Some glaciers on Asia's Karakoram mountains are defying the global trend and getting thicker, say researchers.
A French team used satellite data to show that glaciers in part of the Karakoram range, to the west of the Himalayan region, are putting on mass.
The reason is unclear, as glaciers in other parts of the Himalayas are losing mass - which also is the global trend.
The region's glaciers are poorly studied, yet provide a vital water source for more than a billion people.
The response of Himalayan glaciers to global warming has been a hot topic ever since the 2007 report of the Intergovernmental Panel on Climate Change (IPCC), which contained the erroneous claim that ice from most of the region could disappear by 2035.
Although often regarded as part of the Himalayas, the Karakoram range is technically a separate chain that includes K2, the world's second-highest peak.
Much of the region is inaccessible, and there has been a general recognition that observations need to be stepped up in order to clarify what is going on.

Continue reading the main story

“Start QuoteIt could be due to a very specific regional climate over Karakoram”Julie GardelleCNRS-Grenoble

The French scientists, from the National Centre for Scientific Research and the University of Grenoble, compared two models of land surface elevation derived from satellite observations, for 1999 and 2008, and report their findings in the Nature Geoscience journal.


The method has been used before in other mountain ranges, but it is not as straightforward as it might sound.
"It's not been used more because these elevation models are quite difficult to acquire - you need clear sky conditions and reduced snow cover," said lead researcher Julie Gardelle.
Other factors that can change the height of the ice surface, other than changes to the ice itself, also need to be accounted for.
Having done all these calculations, the team found that between 1999 and 2008 the mass of the glaciers in this 5,615 sq km (2,168 sq miles) region of the Karakoram increased marginally, although there were wide variations between individual glaciers.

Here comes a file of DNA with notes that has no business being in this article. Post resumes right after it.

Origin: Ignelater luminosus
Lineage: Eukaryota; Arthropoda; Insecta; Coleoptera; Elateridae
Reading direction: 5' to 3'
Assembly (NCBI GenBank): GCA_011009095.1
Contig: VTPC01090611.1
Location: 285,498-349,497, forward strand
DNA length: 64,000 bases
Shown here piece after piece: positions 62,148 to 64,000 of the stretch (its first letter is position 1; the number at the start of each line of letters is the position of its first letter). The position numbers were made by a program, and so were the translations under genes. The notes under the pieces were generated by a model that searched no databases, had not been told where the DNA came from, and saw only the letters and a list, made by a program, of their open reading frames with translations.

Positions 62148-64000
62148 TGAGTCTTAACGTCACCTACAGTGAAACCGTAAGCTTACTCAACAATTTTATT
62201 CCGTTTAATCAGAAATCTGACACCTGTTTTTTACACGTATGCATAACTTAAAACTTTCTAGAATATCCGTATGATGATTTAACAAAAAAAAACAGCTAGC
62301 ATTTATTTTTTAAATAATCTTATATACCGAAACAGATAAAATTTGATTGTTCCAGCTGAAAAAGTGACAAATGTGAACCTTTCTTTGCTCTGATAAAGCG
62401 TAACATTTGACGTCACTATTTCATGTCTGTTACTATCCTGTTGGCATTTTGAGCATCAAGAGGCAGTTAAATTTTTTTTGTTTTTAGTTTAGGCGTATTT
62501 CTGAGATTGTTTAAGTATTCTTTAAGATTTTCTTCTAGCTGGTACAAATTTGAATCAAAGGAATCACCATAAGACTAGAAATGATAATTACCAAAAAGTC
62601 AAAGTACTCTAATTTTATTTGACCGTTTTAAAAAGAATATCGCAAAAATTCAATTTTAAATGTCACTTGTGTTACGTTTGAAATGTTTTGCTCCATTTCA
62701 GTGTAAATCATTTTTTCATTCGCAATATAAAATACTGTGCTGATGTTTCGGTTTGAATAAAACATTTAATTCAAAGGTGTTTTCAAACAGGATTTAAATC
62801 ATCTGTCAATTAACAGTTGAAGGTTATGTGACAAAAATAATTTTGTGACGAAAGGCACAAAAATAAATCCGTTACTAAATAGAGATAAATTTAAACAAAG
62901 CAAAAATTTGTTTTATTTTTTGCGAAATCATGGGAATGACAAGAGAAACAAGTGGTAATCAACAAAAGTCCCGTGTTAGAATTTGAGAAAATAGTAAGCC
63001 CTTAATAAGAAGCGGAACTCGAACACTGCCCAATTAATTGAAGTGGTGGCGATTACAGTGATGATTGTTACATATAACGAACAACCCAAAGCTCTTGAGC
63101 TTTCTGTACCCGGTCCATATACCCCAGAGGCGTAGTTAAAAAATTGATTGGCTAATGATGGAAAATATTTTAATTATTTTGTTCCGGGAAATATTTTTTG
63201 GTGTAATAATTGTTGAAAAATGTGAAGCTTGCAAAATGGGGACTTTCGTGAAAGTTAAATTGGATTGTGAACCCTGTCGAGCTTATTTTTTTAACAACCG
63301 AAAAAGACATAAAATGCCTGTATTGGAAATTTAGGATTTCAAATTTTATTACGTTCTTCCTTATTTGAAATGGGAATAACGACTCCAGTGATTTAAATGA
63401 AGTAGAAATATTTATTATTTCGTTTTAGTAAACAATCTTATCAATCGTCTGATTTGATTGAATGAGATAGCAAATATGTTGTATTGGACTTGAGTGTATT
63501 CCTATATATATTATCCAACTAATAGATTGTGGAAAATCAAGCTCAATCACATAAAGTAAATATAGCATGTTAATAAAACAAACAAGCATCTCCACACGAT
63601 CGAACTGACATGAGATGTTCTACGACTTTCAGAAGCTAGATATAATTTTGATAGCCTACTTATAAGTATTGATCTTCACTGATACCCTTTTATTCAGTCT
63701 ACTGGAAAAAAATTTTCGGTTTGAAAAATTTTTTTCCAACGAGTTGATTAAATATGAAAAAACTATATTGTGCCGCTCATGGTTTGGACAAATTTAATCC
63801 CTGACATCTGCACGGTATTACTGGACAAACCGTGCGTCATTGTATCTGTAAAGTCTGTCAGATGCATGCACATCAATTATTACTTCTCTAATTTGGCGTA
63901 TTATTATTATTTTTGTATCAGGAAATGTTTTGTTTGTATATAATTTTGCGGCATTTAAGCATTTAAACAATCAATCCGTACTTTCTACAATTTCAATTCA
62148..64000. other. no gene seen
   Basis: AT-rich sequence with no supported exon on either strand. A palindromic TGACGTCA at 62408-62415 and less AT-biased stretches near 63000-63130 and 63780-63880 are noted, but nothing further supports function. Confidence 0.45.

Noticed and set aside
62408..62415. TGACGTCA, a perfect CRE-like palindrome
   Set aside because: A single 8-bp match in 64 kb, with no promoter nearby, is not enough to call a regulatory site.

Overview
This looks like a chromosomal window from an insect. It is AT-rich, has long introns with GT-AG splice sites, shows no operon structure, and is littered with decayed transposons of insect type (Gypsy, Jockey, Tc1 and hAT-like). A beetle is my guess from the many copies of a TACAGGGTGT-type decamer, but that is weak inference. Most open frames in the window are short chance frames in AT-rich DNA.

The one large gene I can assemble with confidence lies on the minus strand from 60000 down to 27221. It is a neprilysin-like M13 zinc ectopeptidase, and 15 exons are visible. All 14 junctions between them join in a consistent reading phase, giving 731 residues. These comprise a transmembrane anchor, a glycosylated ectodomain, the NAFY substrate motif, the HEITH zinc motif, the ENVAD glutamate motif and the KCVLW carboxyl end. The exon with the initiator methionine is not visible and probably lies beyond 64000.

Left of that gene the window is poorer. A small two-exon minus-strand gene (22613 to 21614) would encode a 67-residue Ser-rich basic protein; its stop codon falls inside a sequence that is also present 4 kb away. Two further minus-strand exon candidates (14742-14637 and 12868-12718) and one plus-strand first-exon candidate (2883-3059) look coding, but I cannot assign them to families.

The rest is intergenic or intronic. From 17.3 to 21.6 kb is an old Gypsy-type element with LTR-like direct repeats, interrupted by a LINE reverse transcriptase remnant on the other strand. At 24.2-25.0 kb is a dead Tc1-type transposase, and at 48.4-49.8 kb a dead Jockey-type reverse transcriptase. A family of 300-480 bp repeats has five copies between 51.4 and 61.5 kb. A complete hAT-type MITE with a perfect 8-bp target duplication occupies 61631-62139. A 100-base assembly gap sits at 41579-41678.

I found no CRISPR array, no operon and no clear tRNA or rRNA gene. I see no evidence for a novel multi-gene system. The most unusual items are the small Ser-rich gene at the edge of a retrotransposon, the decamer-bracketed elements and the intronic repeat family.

Foggy picture

Why this should be is not clear, though it is well known from studies in other parts of the world that climate change can cause extra precipitation into cold regions which, if they are cold enough, gets added to the existing mass of ice.

                                                                                                                        
                                                                              
Some data came from the Satellite pour l'Observation de la Terre (Spot) mission

"We don't really know the reason," Ms Gardelle told BBC News.
"Right now we believe that it could be due to a very specific regional climate over Karakoram because there have been meteorological measurements showing increased winter precipitation; but that's just a guess at this stage."
Whatever the region, it is clear that the trend contrasts with other parts of the wider Himalayas-Hindu Kush region, home to an estimated 210 million people and where glaciers act as fresh water stores for about 1.3 billion living in river basins below.
Late last year, the Kathmandu-based International Centre for Integrated Mountain Development (Icimod) released data showing that across 10 regularly studied glaciers, the rate of ice loss had doubled since the 1980s.
However, it also made clear just how sparse data is from the region, finding only these 10 intensively studied glaciers among a total of more than 54,000.
Measurements by the GRACE satellite mission, which detects minuscule variations in the Earth's gravitational pull, have also shown a net loss of mass across the whole region.

Graham Cogley, the scientist from Trent University in Ontario, Canada, who first publicly questioned the IPCC's 2035 figure, comments in Nature that reconciling the different mass loss figures found by different methods of study "will keep glaciologists busy for some time".




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Post time 2012-4-17 19:50:40 |Display all floors
those are not glaciers.


those are man made lakes to keep out the 100,000 Tibetans.
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Post time 2012-4-18 00:09:09 |Display all floors
This post was edited by Revolutionar at 2012-4-18 00:21

global warming means there will be more water flow......until the tap runs dry...................But there is no reason to expect a sansukong to understand it.


these are frozen flood plains from the over flowing water.